Additional the game does feature a sandbox mode for players who don't want to be restricted by the campaign itself and new to the series multiplayer for cooperative and competitive play, though at the moment there some issues with the multiplayer such as the ability to save and despite being on steam the friends list is specific to Tropico itself so inviting people you know is more awkward than it should be.
Tropico 5 builds on the previous games and the additions add a new level of depth to the success of a thriving island paradise, the eras are interesting and change up the gameplay a bit and the addition of multiplayer is welcome given a few tweaks and changes, and currently patches have been addressing various problems. The campaign does feel a bit restrictive with actually having to plan for the long haul and remembering what state your other island was in when you return to it can be challenging in a bad way. But the game offers more of the same and it works, its satisfying when things are going well, and challenging enough that you'll want to keep trying to turn a series of bad decisions around.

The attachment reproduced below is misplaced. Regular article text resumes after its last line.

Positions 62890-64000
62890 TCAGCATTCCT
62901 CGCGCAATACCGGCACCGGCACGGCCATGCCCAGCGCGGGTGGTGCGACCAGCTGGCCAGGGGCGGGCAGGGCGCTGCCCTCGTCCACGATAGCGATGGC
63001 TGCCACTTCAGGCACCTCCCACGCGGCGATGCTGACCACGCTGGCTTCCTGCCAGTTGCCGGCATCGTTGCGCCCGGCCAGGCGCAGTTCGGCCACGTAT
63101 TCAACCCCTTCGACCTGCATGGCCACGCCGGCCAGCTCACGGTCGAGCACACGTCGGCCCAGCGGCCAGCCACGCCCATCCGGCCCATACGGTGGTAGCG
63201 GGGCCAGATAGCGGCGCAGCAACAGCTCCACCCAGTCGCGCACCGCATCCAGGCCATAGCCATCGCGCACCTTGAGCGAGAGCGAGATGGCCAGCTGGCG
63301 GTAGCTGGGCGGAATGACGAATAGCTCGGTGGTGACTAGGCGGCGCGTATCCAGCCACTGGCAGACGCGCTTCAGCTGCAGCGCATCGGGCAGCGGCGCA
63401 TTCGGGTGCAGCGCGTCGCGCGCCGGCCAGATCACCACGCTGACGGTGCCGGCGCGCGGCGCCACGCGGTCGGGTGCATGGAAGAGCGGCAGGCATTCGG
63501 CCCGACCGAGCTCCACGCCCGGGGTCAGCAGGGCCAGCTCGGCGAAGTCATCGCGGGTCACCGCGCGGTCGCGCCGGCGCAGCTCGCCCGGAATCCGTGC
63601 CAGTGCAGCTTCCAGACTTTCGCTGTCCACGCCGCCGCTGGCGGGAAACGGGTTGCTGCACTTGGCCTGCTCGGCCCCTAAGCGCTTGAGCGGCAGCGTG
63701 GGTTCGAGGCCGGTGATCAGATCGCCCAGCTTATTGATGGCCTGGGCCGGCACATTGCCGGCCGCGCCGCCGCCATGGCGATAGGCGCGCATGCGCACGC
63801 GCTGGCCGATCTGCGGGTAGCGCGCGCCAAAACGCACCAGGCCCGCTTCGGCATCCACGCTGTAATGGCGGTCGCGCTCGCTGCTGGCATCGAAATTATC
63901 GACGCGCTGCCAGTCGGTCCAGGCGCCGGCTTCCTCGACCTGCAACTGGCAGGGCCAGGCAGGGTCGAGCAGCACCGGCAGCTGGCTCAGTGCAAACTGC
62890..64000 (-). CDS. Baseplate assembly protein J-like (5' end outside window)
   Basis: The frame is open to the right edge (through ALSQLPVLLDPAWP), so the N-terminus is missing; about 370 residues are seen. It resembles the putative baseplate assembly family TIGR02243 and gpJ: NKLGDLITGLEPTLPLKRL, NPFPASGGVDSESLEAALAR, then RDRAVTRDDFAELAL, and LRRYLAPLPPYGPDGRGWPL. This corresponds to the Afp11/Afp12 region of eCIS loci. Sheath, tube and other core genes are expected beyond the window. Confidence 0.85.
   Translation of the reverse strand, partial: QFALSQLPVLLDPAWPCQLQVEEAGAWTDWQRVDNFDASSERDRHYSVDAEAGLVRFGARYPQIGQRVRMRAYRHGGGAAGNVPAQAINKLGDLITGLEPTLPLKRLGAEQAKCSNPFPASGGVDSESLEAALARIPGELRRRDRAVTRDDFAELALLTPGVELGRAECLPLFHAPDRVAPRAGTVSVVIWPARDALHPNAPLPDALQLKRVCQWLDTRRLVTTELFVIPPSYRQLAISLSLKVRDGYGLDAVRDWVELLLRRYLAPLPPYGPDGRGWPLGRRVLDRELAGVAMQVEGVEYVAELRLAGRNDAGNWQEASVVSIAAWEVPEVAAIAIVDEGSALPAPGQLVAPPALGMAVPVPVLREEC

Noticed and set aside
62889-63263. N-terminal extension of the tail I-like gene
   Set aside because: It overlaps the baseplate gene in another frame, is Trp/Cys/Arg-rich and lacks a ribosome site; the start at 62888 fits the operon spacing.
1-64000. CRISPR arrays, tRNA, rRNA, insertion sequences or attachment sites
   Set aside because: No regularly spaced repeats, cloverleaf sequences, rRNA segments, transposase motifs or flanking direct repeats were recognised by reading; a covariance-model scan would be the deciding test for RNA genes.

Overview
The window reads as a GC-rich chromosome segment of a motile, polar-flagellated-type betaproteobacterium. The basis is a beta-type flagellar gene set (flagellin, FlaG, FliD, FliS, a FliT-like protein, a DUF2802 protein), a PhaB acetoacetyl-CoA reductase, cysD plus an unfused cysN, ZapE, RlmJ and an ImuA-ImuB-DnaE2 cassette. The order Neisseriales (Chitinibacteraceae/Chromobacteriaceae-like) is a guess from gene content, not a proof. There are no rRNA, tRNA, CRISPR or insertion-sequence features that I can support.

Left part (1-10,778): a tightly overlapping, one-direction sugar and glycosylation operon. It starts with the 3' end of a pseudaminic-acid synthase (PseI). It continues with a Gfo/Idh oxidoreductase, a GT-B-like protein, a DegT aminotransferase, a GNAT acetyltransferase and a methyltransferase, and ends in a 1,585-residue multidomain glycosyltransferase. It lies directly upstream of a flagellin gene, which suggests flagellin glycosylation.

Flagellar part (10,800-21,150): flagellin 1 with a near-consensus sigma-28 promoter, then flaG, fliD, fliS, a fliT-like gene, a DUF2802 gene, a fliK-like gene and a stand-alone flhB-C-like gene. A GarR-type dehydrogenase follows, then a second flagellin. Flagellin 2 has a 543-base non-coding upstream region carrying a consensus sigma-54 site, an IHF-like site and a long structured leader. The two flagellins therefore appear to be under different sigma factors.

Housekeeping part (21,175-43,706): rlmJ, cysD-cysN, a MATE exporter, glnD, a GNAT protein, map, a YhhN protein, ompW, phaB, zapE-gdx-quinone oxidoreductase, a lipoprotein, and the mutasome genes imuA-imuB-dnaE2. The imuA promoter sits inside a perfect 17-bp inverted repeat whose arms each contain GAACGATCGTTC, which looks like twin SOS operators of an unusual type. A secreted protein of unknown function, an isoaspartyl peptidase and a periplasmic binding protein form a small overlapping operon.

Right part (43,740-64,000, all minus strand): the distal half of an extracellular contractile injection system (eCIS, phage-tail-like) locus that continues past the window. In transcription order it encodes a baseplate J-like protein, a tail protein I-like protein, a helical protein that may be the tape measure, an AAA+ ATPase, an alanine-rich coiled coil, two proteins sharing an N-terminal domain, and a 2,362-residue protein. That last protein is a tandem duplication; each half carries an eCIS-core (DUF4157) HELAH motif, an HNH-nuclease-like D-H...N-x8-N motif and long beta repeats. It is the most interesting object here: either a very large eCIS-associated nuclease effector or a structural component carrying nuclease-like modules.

|Interesting changes in the form of eras and managers.|
|Multiplayer is a good concept.|
|The islands are really well designed.|
|The campaign feels restrictive.|
|Hard to manage managers and people when population gets above 1000 (the cap is around 2000)|
|Still some bugs and issues to sort out.|